A common theme in discussions with athletes, coaches and administration alike was a sense of community. The Tufts athletics community has a strong support system which enables the smooth incorporation of new Jumbos into this family. Junior women’s rower Violet Morgan discussed how this sense of camaraderie helped her make the jump to collegiate athletics.
“I started rowing later,” Morgan said. “So it's interesting to have that jump from just having rowed two years before college and then coming to a school that has clearly such high level athletics… The coaches make the transition really easy. And I think there's just so much support on so many different levels.”
For women’s rowing, the 2021–2022 season marked the program's first NCAA tournament appearance in recent memory. For rowing and many other sports, this past year's success continues to raise the expectations for the team’s performance going forward. Junior women’s rower Paula Hornbostel explained how last season inspired the team’s goals for this upcoming season.
“Our final race that we had our sights set on was NIRCs, the National Invitational Regional Championship,” Hornbostel said. “Whoever does well at that gets an invitation to [the NCAA postseason tournament]. We haven't had an invitation in a while. We didn't really think that there was NCAAs in our future. So we weren't really training for that. … It sets the standard for this spring. Our new goal is to do well at NCAAs, that wasn't our goal last year.”
Volleyball senior outside hitter Jennelle Yarwood echoed Hornbostel’s sentiment that this award will only further motivate her team.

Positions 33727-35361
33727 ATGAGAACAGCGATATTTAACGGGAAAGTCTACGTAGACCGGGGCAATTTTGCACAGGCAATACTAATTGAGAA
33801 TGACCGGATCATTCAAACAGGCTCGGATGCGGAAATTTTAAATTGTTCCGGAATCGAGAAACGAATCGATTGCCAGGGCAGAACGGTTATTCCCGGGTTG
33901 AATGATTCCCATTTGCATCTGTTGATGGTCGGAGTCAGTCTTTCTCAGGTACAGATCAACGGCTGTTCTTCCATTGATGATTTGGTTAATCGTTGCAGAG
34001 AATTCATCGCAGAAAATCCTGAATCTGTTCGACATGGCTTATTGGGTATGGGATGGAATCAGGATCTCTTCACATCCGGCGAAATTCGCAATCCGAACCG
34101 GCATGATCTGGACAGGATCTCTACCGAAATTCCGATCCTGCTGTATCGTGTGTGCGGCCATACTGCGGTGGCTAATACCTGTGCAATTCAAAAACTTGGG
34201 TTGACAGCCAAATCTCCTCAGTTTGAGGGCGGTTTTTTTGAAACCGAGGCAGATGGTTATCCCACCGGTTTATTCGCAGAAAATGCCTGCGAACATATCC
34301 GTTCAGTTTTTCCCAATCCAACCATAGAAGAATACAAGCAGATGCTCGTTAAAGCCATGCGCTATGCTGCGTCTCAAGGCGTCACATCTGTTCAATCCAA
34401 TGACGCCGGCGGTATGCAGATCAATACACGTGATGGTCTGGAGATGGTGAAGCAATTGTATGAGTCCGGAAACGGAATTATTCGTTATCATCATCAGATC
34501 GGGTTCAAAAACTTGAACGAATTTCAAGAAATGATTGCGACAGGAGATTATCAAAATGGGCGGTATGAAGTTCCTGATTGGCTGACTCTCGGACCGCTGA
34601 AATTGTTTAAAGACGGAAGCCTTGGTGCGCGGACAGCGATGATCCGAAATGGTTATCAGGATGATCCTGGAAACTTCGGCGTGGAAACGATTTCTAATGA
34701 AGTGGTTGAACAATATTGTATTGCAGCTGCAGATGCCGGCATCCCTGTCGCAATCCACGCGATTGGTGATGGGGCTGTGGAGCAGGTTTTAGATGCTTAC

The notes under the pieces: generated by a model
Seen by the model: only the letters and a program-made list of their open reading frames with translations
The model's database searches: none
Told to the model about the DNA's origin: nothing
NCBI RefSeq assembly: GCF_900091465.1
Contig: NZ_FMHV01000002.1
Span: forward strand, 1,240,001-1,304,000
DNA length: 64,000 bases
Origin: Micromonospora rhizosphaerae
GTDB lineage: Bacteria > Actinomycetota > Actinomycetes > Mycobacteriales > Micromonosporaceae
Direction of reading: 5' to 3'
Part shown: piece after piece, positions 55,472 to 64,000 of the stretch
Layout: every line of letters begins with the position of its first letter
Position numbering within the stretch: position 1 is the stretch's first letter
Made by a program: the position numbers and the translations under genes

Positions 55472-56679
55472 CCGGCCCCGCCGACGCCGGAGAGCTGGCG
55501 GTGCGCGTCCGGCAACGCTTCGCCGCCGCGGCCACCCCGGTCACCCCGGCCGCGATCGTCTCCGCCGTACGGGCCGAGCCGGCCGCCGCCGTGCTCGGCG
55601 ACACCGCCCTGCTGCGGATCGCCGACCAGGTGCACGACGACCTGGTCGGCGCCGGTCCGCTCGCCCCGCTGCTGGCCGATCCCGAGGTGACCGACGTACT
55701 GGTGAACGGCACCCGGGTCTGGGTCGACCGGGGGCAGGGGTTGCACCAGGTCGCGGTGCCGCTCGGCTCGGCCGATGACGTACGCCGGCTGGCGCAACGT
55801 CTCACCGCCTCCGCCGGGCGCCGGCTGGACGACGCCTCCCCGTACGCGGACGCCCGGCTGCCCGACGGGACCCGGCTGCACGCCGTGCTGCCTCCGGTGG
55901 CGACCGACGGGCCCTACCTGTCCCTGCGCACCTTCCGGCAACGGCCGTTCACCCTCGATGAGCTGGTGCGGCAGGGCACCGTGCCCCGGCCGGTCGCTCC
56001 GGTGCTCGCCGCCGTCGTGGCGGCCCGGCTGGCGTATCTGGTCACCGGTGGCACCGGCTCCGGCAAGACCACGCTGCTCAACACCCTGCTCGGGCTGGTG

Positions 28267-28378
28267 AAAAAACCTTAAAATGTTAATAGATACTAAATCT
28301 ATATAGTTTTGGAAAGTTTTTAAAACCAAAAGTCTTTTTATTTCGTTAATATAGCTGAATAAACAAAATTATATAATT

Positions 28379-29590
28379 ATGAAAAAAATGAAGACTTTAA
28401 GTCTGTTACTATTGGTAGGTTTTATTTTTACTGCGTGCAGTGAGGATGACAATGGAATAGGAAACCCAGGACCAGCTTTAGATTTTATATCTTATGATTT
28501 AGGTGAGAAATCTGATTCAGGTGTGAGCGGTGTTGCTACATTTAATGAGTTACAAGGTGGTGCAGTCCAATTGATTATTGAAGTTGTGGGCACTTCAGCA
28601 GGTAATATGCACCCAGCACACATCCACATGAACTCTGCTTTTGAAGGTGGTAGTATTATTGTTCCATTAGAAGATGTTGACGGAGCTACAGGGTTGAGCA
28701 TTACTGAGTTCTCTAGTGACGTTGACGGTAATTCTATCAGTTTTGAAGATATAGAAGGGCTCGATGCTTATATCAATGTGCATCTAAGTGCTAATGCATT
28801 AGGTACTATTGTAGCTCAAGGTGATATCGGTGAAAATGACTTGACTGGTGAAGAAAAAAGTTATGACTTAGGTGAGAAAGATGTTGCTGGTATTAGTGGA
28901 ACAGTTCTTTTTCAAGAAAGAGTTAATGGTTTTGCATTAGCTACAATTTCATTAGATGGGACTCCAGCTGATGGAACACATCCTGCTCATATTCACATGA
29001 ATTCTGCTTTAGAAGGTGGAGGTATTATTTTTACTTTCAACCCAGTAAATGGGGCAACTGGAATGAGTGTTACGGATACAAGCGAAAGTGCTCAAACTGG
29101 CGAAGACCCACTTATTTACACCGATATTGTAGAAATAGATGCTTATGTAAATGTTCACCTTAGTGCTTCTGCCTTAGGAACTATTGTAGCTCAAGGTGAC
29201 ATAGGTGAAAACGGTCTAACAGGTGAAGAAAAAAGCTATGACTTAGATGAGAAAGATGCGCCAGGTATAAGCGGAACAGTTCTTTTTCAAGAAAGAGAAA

“I didn't even realize honestly that postseason play is how those points are calculated, but I think that just gives us even more fire for wanting to make it that far even further, this upcoming year,” Yarwood said.
In addition to the joy of winning, the peak performance of the athletes and investment from the coaches creates a positive working environment for the athletic administration.
“[It’s] super fun, invigorating and it's just, you know, it's so exciting every day to come to work and be around both student athletes and coaches who are so passionate about their sport,” Mastronardi said. “Just the drive to achieve on a national level, both in the classroom and on the playing field is just there… in your face every day. It's amazing.”
To commemorate this honor, members of the Athletic Department staff were presented this past August with the Director's Cup trophy at Fenway Park. This marked the fourth time Tufts athletics had been honored at Fenway Park. In 2010, the 1950 Tufts baseball team was honored. In 2013, the softball team was invited to celebrate its first national championship, which was followed by two more national titles in 2014 and 2015. In 2015, softball returned, joined by the men’s lacrosse team and men’s track athlete Mitchell Black, after winning more national titles for the Jumbos. Mastronardi described what it was like to be honored at Fenway.
“It was an unbelievable honor. And it was a beautiful night. It was a Sox-Yankees game so it was a huge crowd. I knew that a few of us were going to go and be on the field. I had no idea they were going to introduce us and call each of our names and have us step forward. So I felt like, I don't know, I didn't really belong out there. But it was a really cool experience.”
Winning the Learfield Directors' Cup will undoubtedly leave a lasting impact on the future of Tufts athletics. Mastronardi reflected on how the award will continue to help Tufts attract talented athletes.
“It is an awesome thing to celebrate,” Mastronardi said. “And then I think it also really helps the future of Tufts athletics because coaches, I know, are using it as a recruiting tool too. You know, we’re doing great things here. Come be a part of that. And I think that's part of all the coaches' talks with recruits and prospective student athletes and families. Don't you want to come join the fun here? We're doing great things both in the classroom and on the fields. Come win with us.”